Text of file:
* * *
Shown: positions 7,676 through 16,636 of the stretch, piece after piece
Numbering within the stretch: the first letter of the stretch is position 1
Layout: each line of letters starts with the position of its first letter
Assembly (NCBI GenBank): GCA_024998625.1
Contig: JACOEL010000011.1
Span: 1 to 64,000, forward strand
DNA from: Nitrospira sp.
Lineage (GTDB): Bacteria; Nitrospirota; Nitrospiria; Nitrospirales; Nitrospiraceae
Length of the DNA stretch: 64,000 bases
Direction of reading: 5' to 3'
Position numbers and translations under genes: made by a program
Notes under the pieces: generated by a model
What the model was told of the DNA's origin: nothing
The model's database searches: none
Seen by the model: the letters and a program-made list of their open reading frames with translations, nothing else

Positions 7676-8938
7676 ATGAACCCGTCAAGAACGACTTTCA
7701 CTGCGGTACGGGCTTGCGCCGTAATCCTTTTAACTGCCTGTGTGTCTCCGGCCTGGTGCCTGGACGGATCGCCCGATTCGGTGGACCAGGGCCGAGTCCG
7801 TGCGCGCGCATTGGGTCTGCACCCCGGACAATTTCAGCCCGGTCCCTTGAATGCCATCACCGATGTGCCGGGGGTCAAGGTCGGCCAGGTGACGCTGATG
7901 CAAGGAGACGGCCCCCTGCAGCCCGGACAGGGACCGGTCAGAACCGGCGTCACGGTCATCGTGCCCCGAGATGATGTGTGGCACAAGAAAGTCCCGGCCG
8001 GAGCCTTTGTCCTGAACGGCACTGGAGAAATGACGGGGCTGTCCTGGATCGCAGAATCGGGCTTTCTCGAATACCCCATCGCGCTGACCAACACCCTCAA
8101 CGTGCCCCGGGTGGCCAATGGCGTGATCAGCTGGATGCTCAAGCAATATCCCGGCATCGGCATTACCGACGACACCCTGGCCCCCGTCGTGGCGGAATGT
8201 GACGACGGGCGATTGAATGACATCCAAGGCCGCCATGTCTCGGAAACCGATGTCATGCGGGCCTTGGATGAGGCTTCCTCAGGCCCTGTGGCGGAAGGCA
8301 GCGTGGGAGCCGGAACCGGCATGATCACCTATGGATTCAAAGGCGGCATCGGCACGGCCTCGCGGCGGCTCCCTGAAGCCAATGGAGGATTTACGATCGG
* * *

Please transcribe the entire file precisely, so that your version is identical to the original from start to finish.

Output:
Shown: positions 7,676 through 16,636 of the stretch, piece after piece
Numbering within the stretch: the first letter of the stretch is position 1
Layout: each line of letters starts with the position of its first letter
Assembly (NCBI GenBank): GCA_024998625.1
Contig: JACOEL010000011.1
Span: 1 to 64,000, forward strand
DNA from: Nitrospira sp.
Lineage (GTDB): Bacteria; Nitrospirota; Nitrospiria; Nitrospirales; Nitrospiraceae
Length of the DNA stretch: 64,000 bases
Direction of reading: 5' to 3'
Position numbers and translations under genes: made by a program
Notes under the pieces: generated by a model
What the model was told of the DNA's origin: nothing
The model's database searches: none
Seen by the model: the letters and a program-made list of their open reading frames with translations, nothing else

Positions 7676-8938
7676 ATGAACCCGTCAAGAACGACTTTCA
7701 CTGCGGTACGGGCTTGCGCCGTAATCCTTTTAACTGCCTGTGTGTCTCCGGCCTGGTGCCTGGACGGATCGCCCGATTCGGTGGACCAGGGCCGAGTCCG
7801 TGCGCGCGCATTGGGTCTGCACCCCGGACAATTTCAGCCCGGTCCCTTGAATGCCATCACCGATGTGCCGGGGGTCAAGGTCGGCCAGGTGACGCTGATG
7901 CAAGGAGACGGCCCCCTGCAGCCCGGACAGGGACCGGTCAGAACCGGCGTCACGGTCATCGTGCCCCGAGATGATGTGTGGCACAAGAAAGTCCCGGCCG
8001 GAGCCTTTGTCCTGAACGGCACTGGAGAAATGACGGGGCTGTCCTGGATCGCAGAATCGGGCTTTCTCGAATACCCCATCGCGCTGACCAACACCCTCAA
8101 CGTGCCCCGGGTGGCCAATGGCGTGATCAGCTGGATGCTCAAGCAATATCCCGGCATCGGCATTACCGACGACACCCTGGCCCCCGTCGTGGCGGAATGT
8201 GACGACGGGCGATTGAATGACATCCAAGGCCGCCATGTCTCGGAAACCGATGTCATGCGGGCCTTGGATGAGGCTTCCTCAGGCCCTGTGGCGGAAGGCA
8301 GCGTGGGAGCCGGAACCGGCATGATCACCTATGGATTCAAAGGCGGCATCGGCACGGCCTCGCGGCGGCTCCCTGAAGCCAATGGAGGATTTACGATCGG